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A systematic review of classroom strategies for reducing stereotypical gender constructions among girls and boys in mixed–sex UK primary schools. Policy-maker perspective

The aim of this review was to identify numbers and types of equal opportunity interventions in primary schools and to provide in-depth review of those interventions which reduce stereotypical gender constructions among girls and boys in mixed sex primary schools. It was recognised that this knowledge would be important for teachers, policy-makers and parents in ensuring that young people have the best possible opportunity to access the full range of life and work roles.

The review provides evidence to support the view, held by many of those working to develop equality policy and good practice, that the recent focus on achievement in education policy has resulted in an equality agenda for schools which is based on issues of underperformance, particularly of boys, and exclusion. Challenging gender stereotyping has not been identified by policy-makers as falling within this agenda. The review found little evidence of strategies in schools addressing this issue. The in-depth question asked in the review resulted in only nine studies being included, most of these from the early 1990s and none after 1997. This shows that little work is being done currently in this area in the UK.

This is a significant finding for both education and equality policy. There is extensive research and data to show that, despite the recent educational success of girls, and women's increased representation in the workplace, gender continues to influence behaviour, choices and life outcomes, often to the detriment of women. Gender constructions impact on the subject choices made by students as soon as an element of educational choice is introduced, and such choices have implications for future career paths and quality of life.

The finding of little activity to deconstruct gendered choices must be of particular significance when considered in the context of current policy proposals to increase choice and vocationalism from age 14. Effective equal opportunities strategies for challenging stereotyping and improving and equalising girls' and boys' educational experiences and opportunities must be identified and pursued if new vocational routeways are to provide greater opportunities, and are not further to reinforce traditional and stereotyped choices.

An exciting finding of the review for policy-makers, therefore, is the extent of success which the different interventions had in challenging, and often in reducing, primary school children's stereotypical constructions of gender. Seven of the nine studies suggested some success, many, significant success. The key policy message from this is that practitioners in schools can make a positive difference and reduce gender stereotyping.

The review is able to provide detailed information to teachers and policy-makers about what works in the classroom in reducing aspects of gender-stereotypical constructions and the types of encouragement and support which have contributed to the success of the process. The key strategies identified included: single- and mixed-sex groupwork to provide an experimental space or to tackle gendered behaviours; and the discussion and development of reading materials to promote reflection on gender roles.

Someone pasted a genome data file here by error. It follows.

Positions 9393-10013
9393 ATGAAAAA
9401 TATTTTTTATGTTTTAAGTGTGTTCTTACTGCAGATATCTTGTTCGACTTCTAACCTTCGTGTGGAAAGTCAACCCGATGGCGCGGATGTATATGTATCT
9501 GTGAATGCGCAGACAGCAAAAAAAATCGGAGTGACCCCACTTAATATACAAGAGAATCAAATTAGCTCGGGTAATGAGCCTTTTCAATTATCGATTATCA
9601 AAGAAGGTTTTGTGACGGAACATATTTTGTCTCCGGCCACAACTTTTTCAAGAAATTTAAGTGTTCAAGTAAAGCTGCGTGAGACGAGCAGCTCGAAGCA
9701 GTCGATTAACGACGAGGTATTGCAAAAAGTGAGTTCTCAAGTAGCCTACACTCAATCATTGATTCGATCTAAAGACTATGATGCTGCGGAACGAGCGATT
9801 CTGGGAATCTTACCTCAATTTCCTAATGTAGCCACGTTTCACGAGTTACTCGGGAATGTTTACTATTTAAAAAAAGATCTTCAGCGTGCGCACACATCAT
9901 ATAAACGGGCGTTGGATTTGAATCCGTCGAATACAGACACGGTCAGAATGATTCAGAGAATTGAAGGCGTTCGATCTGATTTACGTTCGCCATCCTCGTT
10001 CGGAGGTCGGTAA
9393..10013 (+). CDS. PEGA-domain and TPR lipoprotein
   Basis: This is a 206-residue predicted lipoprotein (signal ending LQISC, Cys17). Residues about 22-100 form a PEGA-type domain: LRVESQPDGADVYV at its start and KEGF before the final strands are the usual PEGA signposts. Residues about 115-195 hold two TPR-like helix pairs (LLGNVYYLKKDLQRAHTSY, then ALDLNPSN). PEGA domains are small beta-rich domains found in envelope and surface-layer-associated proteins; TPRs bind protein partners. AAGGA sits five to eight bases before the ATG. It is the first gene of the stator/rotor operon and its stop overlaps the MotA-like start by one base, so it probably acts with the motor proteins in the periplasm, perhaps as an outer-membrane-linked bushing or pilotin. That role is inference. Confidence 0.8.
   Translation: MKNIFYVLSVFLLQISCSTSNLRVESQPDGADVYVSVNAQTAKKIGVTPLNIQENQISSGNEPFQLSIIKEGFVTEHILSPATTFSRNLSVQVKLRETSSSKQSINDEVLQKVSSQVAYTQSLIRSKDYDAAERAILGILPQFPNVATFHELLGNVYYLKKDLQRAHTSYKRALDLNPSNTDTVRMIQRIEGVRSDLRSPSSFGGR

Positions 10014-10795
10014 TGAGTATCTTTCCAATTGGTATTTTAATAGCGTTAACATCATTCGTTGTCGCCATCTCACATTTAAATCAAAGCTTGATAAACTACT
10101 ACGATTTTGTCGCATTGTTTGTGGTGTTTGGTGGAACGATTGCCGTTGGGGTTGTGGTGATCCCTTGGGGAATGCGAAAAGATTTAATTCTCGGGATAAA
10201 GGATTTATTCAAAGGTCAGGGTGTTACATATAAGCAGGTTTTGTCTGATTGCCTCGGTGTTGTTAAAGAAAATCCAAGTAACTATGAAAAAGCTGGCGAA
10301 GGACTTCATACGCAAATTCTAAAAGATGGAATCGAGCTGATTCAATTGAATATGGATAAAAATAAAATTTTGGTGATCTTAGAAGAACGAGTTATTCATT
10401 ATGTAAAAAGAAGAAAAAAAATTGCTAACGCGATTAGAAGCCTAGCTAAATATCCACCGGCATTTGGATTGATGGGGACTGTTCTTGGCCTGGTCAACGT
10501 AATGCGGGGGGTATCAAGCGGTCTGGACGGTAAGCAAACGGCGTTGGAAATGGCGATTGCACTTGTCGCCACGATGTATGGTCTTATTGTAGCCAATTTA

A number of common features were identified in the successful interventions:

  • the positive influence on equality outcomes for pupils of equality knowledge;
  • understanding and commitment of the teacher/intervention provider;
  • the importance of a whole-school approach to equal opportunities;
  • a committed and long-term approach on the part of intervention providers;
  • the benefit of gaining support from the institution as a whole;
  • the importance of support from powerful figures such as the headteacher;
  • the need for adequate resourcing of interventions.

The development and implementation of strategies that reduce gender-stereotypical constructions among primary school pupils has beneficial effects. These positive findings provide evidence to support further research and development by education policy-makers, and add weight to Equal Opportunities Commission policy in the UK, which has called for the DfES to create an intervention fund to support schools in implementing strategies to challenge gender stereotyping.

The review provides evidence of strategies which can be used with positive results, and which can provide real solutions for both policy-makers and practitioners to questions of how to improve girls' and boys' opportunities through their primary schooling. Policy-makers should recognise the importance of these equality strategies for the success of their key education policies, particularly for enabling girls and boys to take up the wider range of opportunities offered through the revised 14-19 curriculum.

Policy-makers should also recognise the importance of including these strategies in the teacher training curriculum, and in revisions of standards, which will require a more proactive approach in the future to equality within teacher training.

Strategies that reduce gender-stereotypical constructions among primary school pupils ought to be encouraged by policy-makers and education managers in two ways:

  • ideologically, including discursive support and encouragement, flagging up good practice and the benefits of such work; and
  • practically, in terms of funding provision for research on this subject, and crucially in providing resources of funding and time for the long-term implementation of such strategies.
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